We all know someone that makes us wonder: “how do they manage to do *all* that?!” For many of us, that someone is Amanda Goetz. She’s a 2x co-founder & CEO, a brand-builder and 3x CMO for companies like The Knot. She’s a single mom of 3. And she’s also a prolific content creator who reaches 150k people each week on social, her blog, & newsletter. (you should sign up!)
We were lucky enough to have Amanda join us at our recent Leadership Circle event for a small-group Q&A session where she shared countless gems of wisdom for anyone looking to “be successful in their career, but not at all costs”.
Let’s dive into some key takeaways from this enlightening session:
Get more done in less time each day with the Offense & Defense framework
A major theme of the session was the importance and value of being intentional with your time. As a lifelong athlete, Amanda’s favorite way to do this is by thinking in terms of “offense and defense”. “Offense” means that you’re focused and “moving the ball forward” on your top priorities that you set for yourself. Defense means you’re responding or reacting to someone else.
When you’re on “offense”, focus deeply on making progress on the task at hand and tune out everything else for a while.
Emails are not work. Slack is not work. Sitting in meetings are not work. Yes you’re gathering information, but to do the work you need to block out time.Amanda Goetz
Carve out dedicated time
Amanda shares that it can be hard to focus on “offense” tasks without getting constantly distracted by “defense” tasks. Her solution is to have a 2-3 hour block every day where she is entirely focused on her “offense” tasks. Thant means moving the ball forward on her most important priorities with no distractions. That also means no Slack. No email. No meetings. And absolutely no social media.
She put it brilliantly when she said:
“I can get more done in 2-3 hours of focused work than most people do in a full day if they are constantly distracted and context switching”.Amanda Goetz
Protect the boundary
It’s easy to schedule time to truly focus on your most important priorities, but it’s hard to protect that time.
Learn to say no to requests and distractions that interfere with your offense time. It helps to put it in your calendar and auto-decline event invitations during that time block. Maintain firm boundaries and don’t bend once you’ve established them.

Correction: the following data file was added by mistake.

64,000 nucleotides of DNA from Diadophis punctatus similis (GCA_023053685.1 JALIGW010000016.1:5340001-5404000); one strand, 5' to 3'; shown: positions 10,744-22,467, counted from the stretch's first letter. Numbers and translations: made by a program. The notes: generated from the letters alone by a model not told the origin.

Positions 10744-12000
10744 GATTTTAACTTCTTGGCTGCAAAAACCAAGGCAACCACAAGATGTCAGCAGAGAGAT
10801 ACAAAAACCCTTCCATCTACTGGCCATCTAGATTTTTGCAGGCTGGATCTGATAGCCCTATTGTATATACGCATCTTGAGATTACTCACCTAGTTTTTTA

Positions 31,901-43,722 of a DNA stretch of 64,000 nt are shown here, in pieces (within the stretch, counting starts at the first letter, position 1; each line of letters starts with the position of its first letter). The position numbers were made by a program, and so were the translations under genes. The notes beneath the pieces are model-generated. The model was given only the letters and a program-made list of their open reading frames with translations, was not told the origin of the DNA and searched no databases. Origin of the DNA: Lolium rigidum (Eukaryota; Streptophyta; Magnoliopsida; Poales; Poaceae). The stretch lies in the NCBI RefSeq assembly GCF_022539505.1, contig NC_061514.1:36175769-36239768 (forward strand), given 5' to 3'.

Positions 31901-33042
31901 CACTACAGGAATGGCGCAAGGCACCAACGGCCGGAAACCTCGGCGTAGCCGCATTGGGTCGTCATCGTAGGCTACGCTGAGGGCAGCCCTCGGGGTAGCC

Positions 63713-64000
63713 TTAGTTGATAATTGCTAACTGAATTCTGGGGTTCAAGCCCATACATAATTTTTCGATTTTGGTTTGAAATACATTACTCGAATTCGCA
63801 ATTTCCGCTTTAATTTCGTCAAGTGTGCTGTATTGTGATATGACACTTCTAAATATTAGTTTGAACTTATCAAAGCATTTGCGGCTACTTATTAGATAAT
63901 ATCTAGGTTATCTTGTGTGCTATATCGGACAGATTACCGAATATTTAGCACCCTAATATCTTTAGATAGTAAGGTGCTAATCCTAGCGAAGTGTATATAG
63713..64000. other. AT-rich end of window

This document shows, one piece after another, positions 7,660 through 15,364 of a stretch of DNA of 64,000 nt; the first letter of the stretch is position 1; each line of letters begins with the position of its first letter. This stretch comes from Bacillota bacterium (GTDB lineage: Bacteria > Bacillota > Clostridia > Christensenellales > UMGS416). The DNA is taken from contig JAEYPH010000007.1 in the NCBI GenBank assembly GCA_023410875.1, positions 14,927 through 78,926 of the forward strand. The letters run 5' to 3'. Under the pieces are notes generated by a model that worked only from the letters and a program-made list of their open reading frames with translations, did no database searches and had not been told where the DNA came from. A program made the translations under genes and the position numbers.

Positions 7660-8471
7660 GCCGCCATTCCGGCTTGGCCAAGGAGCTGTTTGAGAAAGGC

An important piece of advice that Amanda shares is that once you fail to protect the boundaries you set, that boundary is now gone. For example, if you take a meeting during a time when you normally wouldn’t, people will notice. And they’ll start to assume that you’ll be willing to do it again in the future.
The second that you bend once on your boundaries, consider that boundary gone because people won’t respect it anymore.Amanda Goetz
Swap your “to do” list for a “2 do” list
Now that you have some time and you’ve protected it, what are you going to do!?
Amanda pointed out some flaws in the usual “to do” list approach. The act of creating and maintaining the list creates a false sense of accomplishment when you haven’t actually gotten anything done. At the same time, a daunting to-do list causes people to bias towards “easy wins” when they ask themselves “where do I start?”
Instead of managing a big list, Amanda uses a “2 do” list. She defines two key, strategically important tasks to focus on during her “offense time” each day. This ensures that you’re always making progress on the most important priorities, not just checking items off a massive list.
If you only have 2 things to do per day, and they’re big important projects you’ll be blown away at how much work you’ll get done every single week, and how quickly you’ll move towards your goals because you’re focused on tee true 20% of work that delivers 80% of results.
Use the Focus & Finish principle to plan and manage projects
Amanda uses OKRs to plan goals and initiatives on a quarterly basis. She points out a common mistake that people make when setting goals and planning works is that they simply have too many simultaneous objectives.
She emphasized the importance of focusing on one task or goal and taking it as far as possible before moving on to the next, calling back to the mantra of a former colleague at the Knot: “”Focus and finish”.
It’s better to channel all of your effort into a particular priority until it’s “done” instead of scattering your attention across 8 different projects where you can barely make a dent in a day or a week. By minimizing work in progress, you make more tangible progress, faster.
This doesn’t only apply to OKRs. As the founder of her last startup, Amanda often had a “theme of the week”. For each week, she’d focused as much of her “offense time” as possible on one problem or goal. Other stuff just had to wait.
By having a more focused approach, you’ll be less likely to feel scattered and overwhelmed (which creeps into your personal life).
Apply “quality over quantity” in your personal life too
Earlier, Amanda spoke earlier about how focusing her full attention on a key priority at work helped her accomplish a lot more in less time compared to the typical distracted, context-switching office worker.
She applies the same basic logic to maintaining a balance between personal and professional life. Being focused and present in each role, even if it’s for a limited time, is more valuable than being distracted in multiple roles That applies to motherhood too.
I would rather be a focused, present mom 2 hours of the day than a distracted, chaotic, frenetic-energied mom for 4 hours of the day.Amanda Goetz
So how does she ensure that she is fully present when she wants to be in “mom mode”, or “girlfriend mode”?